Last week I gave a snapshot of the formal process undertaken by the European Medicines Agency (EMA) to review a Marketing Authorisation Application (MAA) dossier under the Centralised Procedure. While this provides some context, looking at historical review timelines provides some sense of how long a future application may take. This is far from an exact science, but given the queries we have received of late on approvals timelines, I felt it appropriate to provide some internal perspective. The EMA’s timelines are confidential, with only set time points at which companies are allowed to publish information (CHMP meetings in particular). Once a drug has been approved by the EMA, however, the Agency issues a summary of the entire review process, known as an EPAR, or European Public Assessment Report. This document outlines the timeframes required by the EMA to perform the review, along with the names of the co-rapporteurs and a summary of the product in some depth, much of which likely reflects the dossier submitted, albeit in an abbreviated version. (The EPARs are published online by the EMA and are free to download.) (more…)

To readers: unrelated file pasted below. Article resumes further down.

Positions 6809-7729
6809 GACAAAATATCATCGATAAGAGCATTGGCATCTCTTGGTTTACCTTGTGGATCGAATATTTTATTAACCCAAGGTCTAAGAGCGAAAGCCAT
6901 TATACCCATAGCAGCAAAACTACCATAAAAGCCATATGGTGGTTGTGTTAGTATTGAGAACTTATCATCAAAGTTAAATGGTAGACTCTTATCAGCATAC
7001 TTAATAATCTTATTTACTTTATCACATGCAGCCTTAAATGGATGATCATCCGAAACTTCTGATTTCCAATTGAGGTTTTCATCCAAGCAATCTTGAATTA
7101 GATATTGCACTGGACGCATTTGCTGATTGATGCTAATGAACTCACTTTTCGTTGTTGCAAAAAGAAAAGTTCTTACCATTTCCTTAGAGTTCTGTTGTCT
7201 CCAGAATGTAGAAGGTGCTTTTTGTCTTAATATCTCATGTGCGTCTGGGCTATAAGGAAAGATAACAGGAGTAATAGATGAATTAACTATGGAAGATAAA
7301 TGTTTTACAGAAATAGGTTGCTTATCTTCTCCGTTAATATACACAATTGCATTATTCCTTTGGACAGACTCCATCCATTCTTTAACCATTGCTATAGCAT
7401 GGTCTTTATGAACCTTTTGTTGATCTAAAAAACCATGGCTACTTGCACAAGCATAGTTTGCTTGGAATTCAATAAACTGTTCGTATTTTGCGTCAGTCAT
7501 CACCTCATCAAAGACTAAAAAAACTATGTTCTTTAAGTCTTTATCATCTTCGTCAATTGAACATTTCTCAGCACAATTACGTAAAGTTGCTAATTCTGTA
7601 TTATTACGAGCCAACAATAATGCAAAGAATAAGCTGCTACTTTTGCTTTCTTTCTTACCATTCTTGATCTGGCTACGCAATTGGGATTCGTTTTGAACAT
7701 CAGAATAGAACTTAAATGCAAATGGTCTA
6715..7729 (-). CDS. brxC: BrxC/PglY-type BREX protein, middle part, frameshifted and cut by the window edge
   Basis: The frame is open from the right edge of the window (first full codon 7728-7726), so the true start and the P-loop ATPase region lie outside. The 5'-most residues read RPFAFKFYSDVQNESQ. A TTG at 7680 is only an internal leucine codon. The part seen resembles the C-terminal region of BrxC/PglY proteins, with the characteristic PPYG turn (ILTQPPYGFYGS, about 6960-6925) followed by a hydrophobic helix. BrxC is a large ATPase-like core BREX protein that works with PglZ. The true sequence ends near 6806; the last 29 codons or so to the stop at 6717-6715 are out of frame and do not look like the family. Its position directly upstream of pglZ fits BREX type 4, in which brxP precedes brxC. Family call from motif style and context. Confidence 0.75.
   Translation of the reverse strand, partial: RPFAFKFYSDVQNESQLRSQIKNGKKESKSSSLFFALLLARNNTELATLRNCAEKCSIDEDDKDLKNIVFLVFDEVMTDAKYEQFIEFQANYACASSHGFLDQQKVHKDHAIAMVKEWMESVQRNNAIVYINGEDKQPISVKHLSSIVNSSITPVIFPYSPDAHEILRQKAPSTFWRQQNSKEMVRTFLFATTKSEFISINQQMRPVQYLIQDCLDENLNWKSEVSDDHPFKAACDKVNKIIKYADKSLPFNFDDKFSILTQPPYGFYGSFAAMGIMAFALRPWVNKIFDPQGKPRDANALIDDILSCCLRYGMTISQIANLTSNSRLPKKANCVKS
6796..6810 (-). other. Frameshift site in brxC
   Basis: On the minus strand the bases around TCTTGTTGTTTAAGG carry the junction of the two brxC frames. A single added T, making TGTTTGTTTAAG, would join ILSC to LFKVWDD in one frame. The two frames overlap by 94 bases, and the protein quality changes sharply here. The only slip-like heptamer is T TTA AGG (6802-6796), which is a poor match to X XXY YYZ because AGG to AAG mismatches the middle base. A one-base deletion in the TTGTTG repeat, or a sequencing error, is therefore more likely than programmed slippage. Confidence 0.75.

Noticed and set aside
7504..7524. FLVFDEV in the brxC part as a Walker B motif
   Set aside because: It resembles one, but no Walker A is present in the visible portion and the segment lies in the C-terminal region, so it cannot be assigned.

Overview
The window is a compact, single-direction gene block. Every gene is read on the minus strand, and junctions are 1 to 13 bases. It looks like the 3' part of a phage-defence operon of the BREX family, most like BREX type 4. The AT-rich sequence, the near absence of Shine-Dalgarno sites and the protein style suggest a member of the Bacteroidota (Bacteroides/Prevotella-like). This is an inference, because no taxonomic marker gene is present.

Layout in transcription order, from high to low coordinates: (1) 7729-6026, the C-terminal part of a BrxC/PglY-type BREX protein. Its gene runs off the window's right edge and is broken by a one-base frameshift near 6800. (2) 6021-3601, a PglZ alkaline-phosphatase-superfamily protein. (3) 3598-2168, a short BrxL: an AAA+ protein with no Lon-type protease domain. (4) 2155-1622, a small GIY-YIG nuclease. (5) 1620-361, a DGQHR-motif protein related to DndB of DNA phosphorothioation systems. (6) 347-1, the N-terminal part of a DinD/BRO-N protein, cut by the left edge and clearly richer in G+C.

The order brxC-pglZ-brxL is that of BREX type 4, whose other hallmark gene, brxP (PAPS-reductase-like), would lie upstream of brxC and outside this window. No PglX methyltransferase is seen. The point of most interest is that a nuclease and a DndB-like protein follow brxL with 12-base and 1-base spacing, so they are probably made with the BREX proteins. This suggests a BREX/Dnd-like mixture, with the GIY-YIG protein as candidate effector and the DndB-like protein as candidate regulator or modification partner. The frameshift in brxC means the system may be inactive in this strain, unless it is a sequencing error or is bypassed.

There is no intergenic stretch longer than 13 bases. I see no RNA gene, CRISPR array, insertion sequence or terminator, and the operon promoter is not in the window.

For many years we’ve taken an active interest in the time required by regulatory authorities globally to approve orphan drugs. Clearly this kind of activity is required for forecasting and planning, but it also helps in communications to give our broader audience a realistic idea of the timelines ahead and some of the hurdles we may face. Predicting timelines in drug development is an imprecise business fraught – each case or drug needs to be indivudally assessed, there are no comparables – but it is nonetheless one method by which we can anticipate the period of time required before any decision from the European Medicines Agency (EMA) is published. (more…)

Following much hype and fanfare at the Olympics, news reports have begun to trickle out on the costs of the Games and the longer term impact they might have on the British economy. While not immune to Europe’s economic spluttering across the Channel, many of the issues facing Britain’s bottom line are unique, and they may have broader implications for drug development, more specifically for drug pricing and reimbursement. (more…)